The next page is self-explanatory. Just complete the fields based on your list. The To field will ask what list you are wanting this email sent to. Choose the list (you’ll just have one list if you just started), save and proceed to the other fields.
When you get to Design Email, you’ll see a page come up that looks like this. Choose the template of your choice. I am going to go with the follow-up.
This is where you design your email. It’s super easy. Just drag, drop and enter text wherever you want. I am not going to bore you with a step-by-step with this. At least not yet, maybe in another post. However, I would like to caution about one thing….
When I first started my email list I had colors and pictures and it was just going all the way on. While I can only offer suggestions (not guaranteed solutions), I would advise against this. As much as we want to showcase our personality, it helps if our email design is plain and simple. I know, that sounds boring but it’s easier on your audience.
Your email list is really not about you, it’s about the people who read them. Everything, from your subject line to your content and even your design is about making it easier on your subscribers. Therefore, I would say to stay away from too many colors, lots of widgets and pictures, and super long emails.
Personally, I love using my Cartoon Bitmoji as well as my Banner. Aside from these basics, I have taken everything else away. Here’s a snapshot of my real email list to give you an example:
At the top I have my banner (which can be your logo) and a display of my social media buttons. I WOULDN’T PUT MY SOCIAL BUTTONS ALL THE WAY AT THE BOTTOM. I would put them at the top and at the bottom.
The body of my emails have gotten a makeover since I first started. Black letters or gray against a white background. That’s it. Plain, simple, and easy to read.
My bitmoji cartoon takes us on out with a reminder to add me to your address book (so my emails don’t go to your spam), check your Spam and Junk Folders (in case my emails go to spam), and a reminder that Gmail emails from Mailchimp tend to go into the promotions folder.
Very Bottom / Signature
Under the reminders is another look at my social widgets and my links.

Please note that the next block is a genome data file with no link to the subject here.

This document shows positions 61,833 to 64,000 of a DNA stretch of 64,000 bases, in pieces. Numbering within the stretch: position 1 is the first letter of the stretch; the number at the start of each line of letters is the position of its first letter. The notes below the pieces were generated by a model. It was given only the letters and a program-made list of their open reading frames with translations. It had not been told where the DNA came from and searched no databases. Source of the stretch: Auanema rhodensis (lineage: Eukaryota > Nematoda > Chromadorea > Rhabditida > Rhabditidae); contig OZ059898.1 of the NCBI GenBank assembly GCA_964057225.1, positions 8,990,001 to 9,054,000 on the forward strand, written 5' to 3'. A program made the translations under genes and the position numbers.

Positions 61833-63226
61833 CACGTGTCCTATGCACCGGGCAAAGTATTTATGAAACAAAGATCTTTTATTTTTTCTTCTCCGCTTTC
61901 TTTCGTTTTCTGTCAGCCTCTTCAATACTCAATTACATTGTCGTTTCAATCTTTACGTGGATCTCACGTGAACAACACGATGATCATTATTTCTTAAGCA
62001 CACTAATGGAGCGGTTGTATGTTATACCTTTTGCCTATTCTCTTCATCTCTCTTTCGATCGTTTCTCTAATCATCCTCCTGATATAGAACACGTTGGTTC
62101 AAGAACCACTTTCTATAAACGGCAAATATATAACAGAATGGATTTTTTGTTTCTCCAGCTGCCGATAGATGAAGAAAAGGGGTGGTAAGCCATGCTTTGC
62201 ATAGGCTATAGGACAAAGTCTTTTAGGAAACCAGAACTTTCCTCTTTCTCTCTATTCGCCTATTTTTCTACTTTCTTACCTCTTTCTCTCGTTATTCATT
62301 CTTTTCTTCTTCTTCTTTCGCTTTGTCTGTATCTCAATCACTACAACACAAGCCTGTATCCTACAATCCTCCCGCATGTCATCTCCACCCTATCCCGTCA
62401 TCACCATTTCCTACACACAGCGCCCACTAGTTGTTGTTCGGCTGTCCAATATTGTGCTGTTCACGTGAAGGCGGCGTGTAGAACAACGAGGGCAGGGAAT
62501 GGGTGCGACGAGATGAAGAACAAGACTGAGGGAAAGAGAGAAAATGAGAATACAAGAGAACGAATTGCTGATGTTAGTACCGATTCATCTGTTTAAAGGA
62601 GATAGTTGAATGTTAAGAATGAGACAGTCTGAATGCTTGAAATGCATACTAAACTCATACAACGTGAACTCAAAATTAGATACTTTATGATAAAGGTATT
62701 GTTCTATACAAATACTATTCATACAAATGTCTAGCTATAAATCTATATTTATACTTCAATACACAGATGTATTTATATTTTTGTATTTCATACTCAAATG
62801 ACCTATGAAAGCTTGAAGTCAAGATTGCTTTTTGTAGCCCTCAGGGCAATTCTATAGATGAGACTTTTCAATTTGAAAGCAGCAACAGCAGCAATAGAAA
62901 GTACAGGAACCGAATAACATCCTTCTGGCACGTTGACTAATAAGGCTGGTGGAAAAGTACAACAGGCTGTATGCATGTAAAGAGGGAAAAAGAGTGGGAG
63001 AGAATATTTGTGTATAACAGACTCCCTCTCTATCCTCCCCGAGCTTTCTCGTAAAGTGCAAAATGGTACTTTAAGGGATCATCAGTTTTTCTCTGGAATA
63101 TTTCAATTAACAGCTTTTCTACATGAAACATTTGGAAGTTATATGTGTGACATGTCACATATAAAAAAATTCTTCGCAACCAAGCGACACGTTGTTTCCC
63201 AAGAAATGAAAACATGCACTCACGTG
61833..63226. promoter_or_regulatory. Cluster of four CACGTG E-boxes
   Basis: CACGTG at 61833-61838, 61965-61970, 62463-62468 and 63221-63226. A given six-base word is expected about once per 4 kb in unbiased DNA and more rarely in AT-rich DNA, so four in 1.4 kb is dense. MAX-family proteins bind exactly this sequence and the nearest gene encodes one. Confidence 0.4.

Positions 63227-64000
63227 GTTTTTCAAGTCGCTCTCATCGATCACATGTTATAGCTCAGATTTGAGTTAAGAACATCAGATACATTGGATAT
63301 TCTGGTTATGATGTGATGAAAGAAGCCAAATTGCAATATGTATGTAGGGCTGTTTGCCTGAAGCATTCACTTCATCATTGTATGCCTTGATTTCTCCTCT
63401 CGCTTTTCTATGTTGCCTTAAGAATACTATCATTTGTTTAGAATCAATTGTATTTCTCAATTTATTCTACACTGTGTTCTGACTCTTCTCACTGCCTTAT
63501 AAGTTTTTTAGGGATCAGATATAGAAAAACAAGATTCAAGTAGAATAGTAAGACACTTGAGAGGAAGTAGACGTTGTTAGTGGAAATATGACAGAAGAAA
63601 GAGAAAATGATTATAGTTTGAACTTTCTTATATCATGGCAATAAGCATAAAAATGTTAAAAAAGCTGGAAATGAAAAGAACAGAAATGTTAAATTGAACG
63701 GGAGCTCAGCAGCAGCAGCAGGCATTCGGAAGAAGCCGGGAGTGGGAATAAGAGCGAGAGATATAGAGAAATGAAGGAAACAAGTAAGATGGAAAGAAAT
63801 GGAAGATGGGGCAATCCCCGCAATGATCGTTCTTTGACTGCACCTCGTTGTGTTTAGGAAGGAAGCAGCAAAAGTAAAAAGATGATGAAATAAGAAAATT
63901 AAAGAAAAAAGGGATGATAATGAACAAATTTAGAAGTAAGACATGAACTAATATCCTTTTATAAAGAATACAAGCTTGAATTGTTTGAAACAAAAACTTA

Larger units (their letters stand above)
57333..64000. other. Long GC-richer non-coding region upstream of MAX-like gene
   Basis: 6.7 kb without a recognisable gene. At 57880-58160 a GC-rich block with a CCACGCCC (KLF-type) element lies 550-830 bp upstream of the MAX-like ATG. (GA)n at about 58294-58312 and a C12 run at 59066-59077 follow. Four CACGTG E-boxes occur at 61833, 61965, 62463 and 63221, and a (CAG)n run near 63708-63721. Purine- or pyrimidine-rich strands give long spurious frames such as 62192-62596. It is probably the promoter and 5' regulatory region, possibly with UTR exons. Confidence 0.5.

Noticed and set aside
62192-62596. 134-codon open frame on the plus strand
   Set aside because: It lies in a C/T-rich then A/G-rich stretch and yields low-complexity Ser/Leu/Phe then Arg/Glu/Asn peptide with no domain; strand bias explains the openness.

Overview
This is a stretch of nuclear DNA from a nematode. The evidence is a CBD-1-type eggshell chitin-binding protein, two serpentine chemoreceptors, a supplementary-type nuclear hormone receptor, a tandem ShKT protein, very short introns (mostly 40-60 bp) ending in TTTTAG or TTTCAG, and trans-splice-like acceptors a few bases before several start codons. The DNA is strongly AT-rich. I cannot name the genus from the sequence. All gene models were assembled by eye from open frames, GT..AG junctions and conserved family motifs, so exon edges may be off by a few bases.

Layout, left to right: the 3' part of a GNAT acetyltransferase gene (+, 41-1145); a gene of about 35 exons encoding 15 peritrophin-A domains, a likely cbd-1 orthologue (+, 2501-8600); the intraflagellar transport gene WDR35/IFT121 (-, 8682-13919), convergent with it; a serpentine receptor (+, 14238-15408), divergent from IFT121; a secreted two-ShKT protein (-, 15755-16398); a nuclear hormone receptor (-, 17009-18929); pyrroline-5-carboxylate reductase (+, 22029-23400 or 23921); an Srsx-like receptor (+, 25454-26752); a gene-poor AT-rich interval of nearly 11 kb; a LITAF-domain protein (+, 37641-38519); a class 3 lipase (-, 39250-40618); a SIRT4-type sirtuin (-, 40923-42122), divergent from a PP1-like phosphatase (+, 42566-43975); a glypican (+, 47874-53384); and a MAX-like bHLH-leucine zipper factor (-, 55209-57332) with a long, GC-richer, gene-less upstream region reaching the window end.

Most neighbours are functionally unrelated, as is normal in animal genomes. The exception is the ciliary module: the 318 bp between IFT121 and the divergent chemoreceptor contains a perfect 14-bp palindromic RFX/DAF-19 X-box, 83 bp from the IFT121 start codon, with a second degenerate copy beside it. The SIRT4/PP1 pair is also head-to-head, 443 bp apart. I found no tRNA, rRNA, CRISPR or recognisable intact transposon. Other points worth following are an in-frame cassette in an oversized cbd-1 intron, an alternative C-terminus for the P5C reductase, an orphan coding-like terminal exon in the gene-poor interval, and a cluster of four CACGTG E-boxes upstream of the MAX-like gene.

OK, we’ve had enough Mailchimp for today. Just make sure your emails are clean, easy on the eyes (colors that are not too light or dark), easy to navigate and to the point.
Yecheilyah (e-see-lee-yah) is an Author, Blogger, and Poet of nine published works including work in progress and short inspirational guide “Keep Yourself Full.” Learn more by exploring Yecheilyah’s writing on this blog and her website at yecheilyahysrayl.com. Renaissance: The Nora White Story (Book One) is her latest novel and is available now on Amazon.com.
Subscribe to Yecheilyah’s Email List HERE.
If you’ve been wondering what Mailchimp’s Single Opt-In is all about and whether to go with it or keep your double opt-in, I’ve found the article for you. Kirsten Oliphant has the scoop:
Single Opt-In: Essentially when someone enters their email into your form and clicks “I Want It What Way!” (because “Subscribe” is so 2011), they are automatically subscribed. Right then and there. The end.
Double Opt-In: When someone enters their email into your form and clicks “Send Me All The Things!”, they will receive an email asking them to confirm. If they do not click, they will not get an email from you. They are not, in fact, a subscriber.
Single opt-in is not legal all over the world. (True story.) The un-apt-ly named CAN-SPAM Act (which says you CANNOT, in fact, spam people) doesn’t care about opt-ins, surprisingly. You can single opt-in all day long legally in the USA and many other countries.
Just not Germany.
I’m sure there are others, but Germany has super strict laws on privacy. So if someone from Germany signs up through your single opt-in form, you’ve broken their laws.
Are you really going to be hunted down or fined? Probably not.
But do you want to be breaking international laws when you send emails? Um…probably not.